David Mills has written an interesting piece on the use of “relevant” language in preaching. Here’s an excerpt to whet your appetite:

The attempt to replace the biblical language almost inevitably results in the loss of some and perhaps much of the biblical meaning. Not always, but very often. By using words the world commonly uses, a preacher conveys only ideas the world understands already, without his help. Or, worse but likely, he unconsciously promotes its errors…

“Relevant, contemporary” preaching will have proved that the Church is contemporary and relevant. I do not doubt that it will do some good: a man in church on Sunday morning is a man not brooding on his boss’s bad habits or passively letting into his mind whatever the television offers him or lusting after the nearly naked girls in the swimsuit issue of Sports Illustrated.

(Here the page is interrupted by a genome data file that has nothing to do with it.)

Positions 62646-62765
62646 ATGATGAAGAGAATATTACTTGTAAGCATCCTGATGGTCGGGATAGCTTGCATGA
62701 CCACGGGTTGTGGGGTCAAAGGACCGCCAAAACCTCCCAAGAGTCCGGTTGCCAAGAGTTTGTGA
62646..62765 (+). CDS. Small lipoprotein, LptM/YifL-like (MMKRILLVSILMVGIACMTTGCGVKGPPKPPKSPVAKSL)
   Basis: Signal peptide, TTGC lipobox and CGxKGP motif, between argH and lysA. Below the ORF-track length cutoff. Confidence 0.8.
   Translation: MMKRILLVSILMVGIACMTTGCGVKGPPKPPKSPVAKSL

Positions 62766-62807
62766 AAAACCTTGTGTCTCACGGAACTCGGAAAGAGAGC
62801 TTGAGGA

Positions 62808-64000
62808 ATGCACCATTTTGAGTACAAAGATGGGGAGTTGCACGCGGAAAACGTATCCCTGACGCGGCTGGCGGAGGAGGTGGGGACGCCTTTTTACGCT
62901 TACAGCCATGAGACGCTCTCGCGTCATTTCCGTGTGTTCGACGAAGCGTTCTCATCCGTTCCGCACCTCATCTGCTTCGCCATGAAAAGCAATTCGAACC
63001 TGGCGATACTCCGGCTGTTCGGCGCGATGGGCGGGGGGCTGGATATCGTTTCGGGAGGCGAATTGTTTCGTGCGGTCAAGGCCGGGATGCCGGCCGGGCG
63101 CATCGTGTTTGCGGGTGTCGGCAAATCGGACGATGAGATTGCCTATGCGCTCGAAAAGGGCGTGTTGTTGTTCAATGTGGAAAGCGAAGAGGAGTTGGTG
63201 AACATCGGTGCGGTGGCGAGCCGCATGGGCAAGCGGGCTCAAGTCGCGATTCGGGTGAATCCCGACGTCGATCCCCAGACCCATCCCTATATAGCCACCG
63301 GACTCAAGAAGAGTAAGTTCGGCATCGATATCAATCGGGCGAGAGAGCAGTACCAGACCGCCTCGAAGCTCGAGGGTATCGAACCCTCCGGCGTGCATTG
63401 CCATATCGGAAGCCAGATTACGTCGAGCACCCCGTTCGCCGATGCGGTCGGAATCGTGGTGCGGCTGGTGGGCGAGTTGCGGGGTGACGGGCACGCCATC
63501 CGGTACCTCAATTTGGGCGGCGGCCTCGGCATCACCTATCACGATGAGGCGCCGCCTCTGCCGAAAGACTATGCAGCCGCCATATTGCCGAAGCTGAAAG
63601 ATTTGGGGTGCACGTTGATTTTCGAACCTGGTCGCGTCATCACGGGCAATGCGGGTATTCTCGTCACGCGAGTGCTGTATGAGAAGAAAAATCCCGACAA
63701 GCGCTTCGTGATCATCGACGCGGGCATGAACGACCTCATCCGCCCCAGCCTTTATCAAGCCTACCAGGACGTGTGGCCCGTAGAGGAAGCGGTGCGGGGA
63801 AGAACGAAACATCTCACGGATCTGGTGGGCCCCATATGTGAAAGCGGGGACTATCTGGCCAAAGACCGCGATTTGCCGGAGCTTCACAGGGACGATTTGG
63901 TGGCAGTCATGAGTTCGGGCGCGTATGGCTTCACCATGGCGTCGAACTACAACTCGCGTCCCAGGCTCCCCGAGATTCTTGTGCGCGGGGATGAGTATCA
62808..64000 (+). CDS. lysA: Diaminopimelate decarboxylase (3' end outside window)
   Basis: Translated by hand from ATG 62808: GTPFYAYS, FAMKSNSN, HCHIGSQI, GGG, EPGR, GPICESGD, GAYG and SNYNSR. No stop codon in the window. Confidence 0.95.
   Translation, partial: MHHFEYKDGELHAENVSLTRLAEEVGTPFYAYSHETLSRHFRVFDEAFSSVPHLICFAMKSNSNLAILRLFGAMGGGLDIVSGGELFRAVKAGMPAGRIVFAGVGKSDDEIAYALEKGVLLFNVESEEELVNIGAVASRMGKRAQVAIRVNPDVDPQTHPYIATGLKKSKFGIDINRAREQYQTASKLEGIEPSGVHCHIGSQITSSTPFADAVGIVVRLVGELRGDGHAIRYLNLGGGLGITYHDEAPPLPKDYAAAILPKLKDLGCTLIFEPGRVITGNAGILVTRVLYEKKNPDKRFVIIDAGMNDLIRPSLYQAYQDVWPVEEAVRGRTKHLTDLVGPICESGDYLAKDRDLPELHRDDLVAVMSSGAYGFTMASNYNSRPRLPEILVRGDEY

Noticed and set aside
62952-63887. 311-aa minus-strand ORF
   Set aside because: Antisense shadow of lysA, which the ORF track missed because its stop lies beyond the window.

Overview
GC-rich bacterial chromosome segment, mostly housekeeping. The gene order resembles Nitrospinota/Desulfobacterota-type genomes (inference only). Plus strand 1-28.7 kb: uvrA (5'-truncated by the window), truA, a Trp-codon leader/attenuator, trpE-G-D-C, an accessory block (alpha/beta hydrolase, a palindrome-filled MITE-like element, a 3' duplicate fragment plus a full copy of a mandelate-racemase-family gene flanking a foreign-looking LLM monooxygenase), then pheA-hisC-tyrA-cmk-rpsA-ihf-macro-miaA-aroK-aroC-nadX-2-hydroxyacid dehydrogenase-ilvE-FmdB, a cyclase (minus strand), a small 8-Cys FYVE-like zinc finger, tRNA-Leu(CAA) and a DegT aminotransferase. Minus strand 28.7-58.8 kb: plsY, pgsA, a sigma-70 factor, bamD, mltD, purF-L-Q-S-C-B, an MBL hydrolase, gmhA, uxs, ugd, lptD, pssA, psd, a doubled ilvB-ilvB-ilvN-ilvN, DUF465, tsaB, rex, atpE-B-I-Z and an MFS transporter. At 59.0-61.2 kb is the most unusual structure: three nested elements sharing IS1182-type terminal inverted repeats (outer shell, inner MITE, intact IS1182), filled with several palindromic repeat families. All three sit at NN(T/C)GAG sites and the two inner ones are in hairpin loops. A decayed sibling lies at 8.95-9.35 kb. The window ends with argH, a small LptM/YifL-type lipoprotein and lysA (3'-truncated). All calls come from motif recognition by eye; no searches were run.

What it probably has not done is prove to him that Christianity is true, and changed his heart and expanded his understanding. It has probably not brought him to the paradigm-shifting encounter with the reality of God. One prays that the hearers of such sermons have discerned the gospel despite the misleading language, but our Lord noted that many would think themselves friends of his who were not.

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